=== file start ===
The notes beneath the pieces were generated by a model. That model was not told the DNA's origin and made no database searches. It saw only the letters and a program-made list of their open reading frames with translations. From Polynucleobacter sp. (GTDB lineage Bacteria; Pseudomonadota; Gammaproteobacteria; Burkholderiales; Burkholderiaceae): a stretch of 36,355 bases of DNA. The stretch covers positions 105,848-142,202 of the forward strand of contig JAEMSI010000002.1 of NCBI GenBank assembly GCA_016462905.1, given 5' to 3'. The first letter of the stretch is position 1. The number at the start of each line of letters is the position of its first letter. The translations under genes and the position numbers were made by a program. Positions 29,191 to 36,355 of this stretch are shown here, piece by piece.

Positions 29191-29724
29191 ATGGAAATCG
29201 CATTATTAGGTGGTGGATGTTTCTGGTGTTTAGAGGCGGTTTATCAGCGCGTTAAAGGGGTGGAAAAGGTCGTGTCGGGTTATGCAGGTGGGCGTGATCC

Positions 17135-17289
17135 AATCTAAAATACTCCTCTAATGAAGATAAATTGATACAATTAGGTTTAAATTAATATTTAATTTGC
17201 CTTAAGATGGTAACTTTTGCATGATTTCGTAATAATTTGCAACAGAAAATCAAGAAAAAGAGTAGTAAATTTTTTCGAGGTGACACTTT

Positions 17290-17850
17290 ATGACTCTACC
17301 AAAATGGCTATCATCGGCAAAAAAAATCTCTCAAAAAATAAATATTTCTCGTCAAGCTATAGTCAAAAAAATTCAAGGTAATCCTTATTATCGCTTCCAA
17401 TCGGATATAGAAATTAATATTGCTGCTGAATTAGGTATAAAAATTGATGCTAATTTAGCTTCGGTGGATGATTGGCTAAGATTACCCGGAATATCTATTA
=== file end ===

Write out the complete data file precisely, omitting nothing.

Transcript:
The notes beneath the pieces were generated by a model. That model was not told the DNA's origin and made no database searches. It saw only the letters and a program-made list of their open reading frames with translations. From Polynucleobacter sp. (GTDB lineage Bacteria; Pseudomonadota; Gammaproteobacteria; Burkholderiales; Burkholderiaceae): a stretch of 36,355 bases of DNA. The stretch covers positions 105,848-142,202 of the forward strand of contig JAEMSI010000002.1 of NCBI GenBank assembly GCA_016462905.1, given 5' to 3'. The first letter of the stretch is position 1. The number at the start of each line of letters is the position of its first letter. The translations under genes and the position numbers were made by a program. Positions 29,191 to 36,355 of this stretch are shown here, piece by piece.

Positions 29191-29724
29191 ATGGAAATCG
29201 CATTATTAGGTGGTGGATGTTTCTGGTGTTTAGAGGCGGTTTATCAGCGCGTTAAAGGGGTGGAAAAGGTCGTGTCGGGTTATGCAGGTGGGCGTGATCC

Positions 17135-17289
17135 AATCTAAAATACTCCTCTAATGAAGATAAATTGATACAATTAGGTTTAAATTAATATTTAATTTGC
17201 CTTAAGATGGTAACTTTTGCATGATTTCGTAATAATTTGCAACAGAAAATCAAGAAAAAGAGTAGTAAATTTTTTCGAGGTGACACTTT

Positions 17290-17850
17290 ATGACTCTACC
17301 AAAATGGCTATCATCGGCAAAAAAAATCTCTCAAAAAATAAATATTTCTCGTCAAGCTATAGTCAAAAAAATTCAAGGTAATCCTTATTATCGCTTCCAA
17401 TCGGATATAGAAATTAATATTGCTGCTGAATTAGGTATAAAAATTGATGCTAATTTAGCTTCGGTGGATGATTGGCTAAGATTACCCGGAATATCTATTA